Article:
I'll resist the urge to go faux game show voice on you and declare, "Tell them what they've won," (Well, I just did it, didn't I?) but here is the picture that is beginning emerge this evening. This is going to sound like a broken record from Super Tuesday night and its aftermath, but caucuses are Obama's territory. He's been given the nod in both Nebraska and Washington (state). And by the same large margins he enjoyed in the caucuses on Tuesday night (two to one in both cases). At some point these large margins in the caucuses are going to help him catch up with (or increase) and pass Clinton's delegate total. His totals relative to hers will increase because the margins in these caucuses are so large compared to the near even division of delegates in most of the other primaries.
While we're on the subject of delegates, the New York Times has a couple of good pieces up now. One discusses the disparity in delegate counts from the networks, new outlets and the campaigns while another details the efforts of the Clinton and Obama camps to lure superdelegates into their folds. The members of Congress they spoke to in the latter article, seemed a bit unnerved by the task of potentially choosing the party's nominee. They seem to be biding their time, hoping that one of the candidates emerges as the winner at the conclusion of primary season.
Washington: Washington Democrats are nearly two-thirds done with their vote tallying, and state Republicans have yet to report any results. The party's web page even turned up nothing; only the message that results would come to light starting at 6pm(PT) or fifteen minutes ago by my watch.
from the New York Times
from the Nebraska Democratic Party
Louisiana: Very early on in the Pelican state (We're talking 0% reporting.), here's what we see:
9:39pm: There are some tight races shaping up for the GOP in Washington (Huckabee 25.9% McCain 26.6--16% reporting) and the Dems in Louisiana (Obama 40.3% Clinton 40.7--still 0% reporting).
The morning after:
Not surprisingly, 0% reporting doesn't mean a whole lot. Once the rest of Louisiana start sending in their vote tallies, it was clear that Obama, as he had in Nebraska and Washington, had won a convincing victory. Louisiana also delivered something of a surprise on the Republican end. Though Mike Huckabee won in Louisiana, he didn't get any delegates out of the victory. The winner of the GOP primary in the state had to win a majority of the vote to be allocated the twenty delegates at stake. Those delegates will now go to the Republican national convention in Minneapolis/St. Paul unpledged. All but six of the remaining delegates on the line in Louisiana (21) will be awarded at next weekend's state convention.
In Washington, the Republican race was a tight, four-way affair. McCain and Huckabee were separated by about two percentage points (25.5 - 23.7) with 87% of caucus sites reporting. Ron Paul (20.6) and Mitt Romney (16.5) were just a handful of points behind though. To be clear, those latter two won't factor into the media discussions of the results today, but it is clear that they received a good bit of support in the state.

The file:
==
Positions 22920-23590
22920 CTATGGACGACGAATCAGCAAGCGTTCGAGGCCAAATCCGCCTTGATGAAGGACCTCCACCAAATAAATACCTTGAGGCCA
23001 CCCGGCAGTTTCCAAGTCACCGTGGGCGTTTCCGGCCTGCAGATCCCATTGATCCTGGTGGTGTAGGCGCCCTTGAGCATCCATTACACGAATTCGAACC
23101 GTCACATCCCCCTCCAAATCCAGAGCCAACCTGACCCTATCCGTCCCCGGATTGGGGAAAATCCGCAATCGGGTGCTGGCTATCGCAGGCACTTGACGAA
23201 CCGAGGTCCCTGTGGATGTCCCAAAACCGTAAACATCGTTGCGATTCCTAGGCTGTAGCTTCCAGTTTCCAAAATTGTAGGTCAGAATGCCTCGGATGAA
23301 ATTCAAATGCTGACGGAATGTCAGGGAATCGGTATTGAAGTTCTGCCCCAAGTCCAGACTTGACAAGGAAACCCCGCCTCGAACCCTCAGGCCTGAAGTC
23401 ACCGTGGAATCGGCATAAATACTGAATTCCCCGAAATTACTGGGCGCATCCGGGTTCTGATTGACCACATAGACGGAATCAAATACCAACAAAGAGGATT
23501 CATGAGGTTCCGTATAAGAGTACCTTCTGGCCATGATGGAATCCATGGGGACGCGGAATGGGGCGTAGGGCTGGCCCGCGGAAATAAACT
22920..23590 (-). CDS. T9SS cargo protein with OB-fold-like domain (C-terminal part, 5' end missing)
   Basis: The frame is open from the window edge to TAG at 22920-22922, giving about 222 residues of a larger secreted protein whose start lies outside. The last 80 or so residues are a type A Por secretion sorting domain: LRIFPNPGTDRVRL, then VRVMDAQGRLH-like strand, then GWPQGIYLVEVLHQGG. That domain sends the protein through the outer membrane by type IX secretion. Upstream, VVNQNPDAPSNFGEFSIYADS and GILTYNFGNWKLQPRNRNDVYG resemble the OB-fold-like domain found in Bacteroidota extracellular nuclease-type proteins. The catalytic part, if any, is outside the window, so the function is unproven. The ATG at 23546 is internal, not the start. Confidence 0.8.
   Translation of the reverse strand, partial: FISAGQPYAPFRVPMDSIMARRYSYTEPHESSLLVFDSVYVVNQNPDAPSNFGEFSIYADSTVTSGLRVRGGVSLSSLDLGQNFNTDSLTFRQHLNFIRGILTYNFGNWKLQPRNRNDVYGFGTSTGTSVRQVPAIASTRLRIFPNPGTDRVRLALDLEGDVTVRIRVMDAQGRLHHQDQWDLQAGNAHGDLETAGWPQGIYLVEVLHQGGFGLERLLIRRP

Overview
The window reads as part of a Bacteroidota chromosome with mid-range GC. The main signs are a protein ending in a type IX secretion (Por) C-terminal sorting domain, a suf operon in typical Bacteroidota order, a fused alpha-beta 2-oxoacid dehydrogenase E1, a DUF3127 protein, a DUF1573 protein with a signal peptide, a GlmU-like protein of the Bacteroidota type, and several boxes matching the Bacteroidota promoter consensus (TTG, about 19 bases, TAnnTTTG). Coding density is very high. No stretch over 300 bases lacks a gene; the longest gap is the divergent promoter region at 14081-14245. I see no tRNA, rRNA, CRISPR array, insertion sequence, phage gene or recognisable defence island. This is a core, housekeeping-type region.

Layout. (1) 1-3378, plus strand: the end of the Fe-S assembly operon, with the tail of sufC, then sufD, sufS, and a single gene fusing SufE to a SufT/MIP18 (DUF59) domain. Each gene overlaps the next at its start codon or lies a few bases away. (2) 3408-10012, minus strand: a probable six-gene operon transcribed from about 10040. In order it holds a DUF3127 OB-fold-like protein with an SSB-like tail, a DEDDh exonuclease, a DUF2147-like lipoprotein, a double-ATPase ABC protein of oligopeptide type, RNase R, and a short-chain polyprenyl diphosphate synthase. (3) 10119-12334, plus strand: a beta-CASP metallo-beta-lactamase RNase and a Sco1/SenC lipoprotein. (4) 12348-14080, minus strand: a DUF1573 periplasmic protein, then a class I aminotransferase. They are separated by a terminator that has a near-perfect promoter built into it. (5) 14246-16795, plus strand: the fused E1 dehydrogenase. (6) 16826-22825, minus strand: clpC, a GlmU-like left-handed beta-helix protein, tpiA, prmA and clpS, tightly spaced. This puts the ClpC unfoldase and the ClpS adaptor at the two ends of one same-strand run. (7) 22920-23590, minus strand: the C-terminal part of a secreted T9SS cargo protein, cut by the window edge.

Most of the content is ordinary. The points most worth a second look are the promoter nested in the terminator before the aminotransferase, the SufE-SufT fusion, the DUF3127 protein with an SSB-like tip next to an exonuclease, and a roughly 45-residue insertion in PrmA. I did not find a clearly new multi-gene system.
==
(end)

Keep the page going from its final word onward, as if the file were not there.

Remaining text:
What does it all mean? Well, on the Republican side, McCain is in the same position he was in on Tuesday night. He is in great shape in the delegate count in relation to his main competitor. However, he doesn't have things completely wrapped up as candidates at the same point in past cycles (post-Super Tuesday) and it never looks good to lose any contest when you are the "presumptive" nominee. I'll be honest: I hadn't thought of this until yesterday when I saw some Huckabee supports talking about it. Is his candidacy now about winning or stopping McCain from winning? It may not be the Huckabee campaign's intention, but this sentiment is starting to rise up from within the anti-McCain faction of the party. The goal is not to have Huckabee necessarily become the nominee, but to keep McCain from gaining the 1191 delegates necessary to become the nominee. That could trigger a brokered convention with McCain as the clear frontrunner, but it would be a brokered convention nonetheless. Will this happen? I doubt it. These sorts of things just don't happen in a party like the Republican party that operates from the top-down.
And on the Democratic side? Well, Obama's run through yesterday's three states has put the pressure on the Clinton campaign to be sure. Maine is seen as hospitable territory for her. And as such, it becomes the closest thing to a must win since the race hit New Hampshire. And with the Potomac Primary coming up on Tuesday (three primaries with a sizable African American presence), it may be Clinton's last best shot before the race hits Texas on March 4. To be clear, Virginia is seen as a good opportunity for Clinton as well, but not as good as Maine is today. All wouldn't be lost with another Obama win (in another caucus), but it is incumbent upon the Clinton folks to stem the tide of the Obama momentum before it is too late.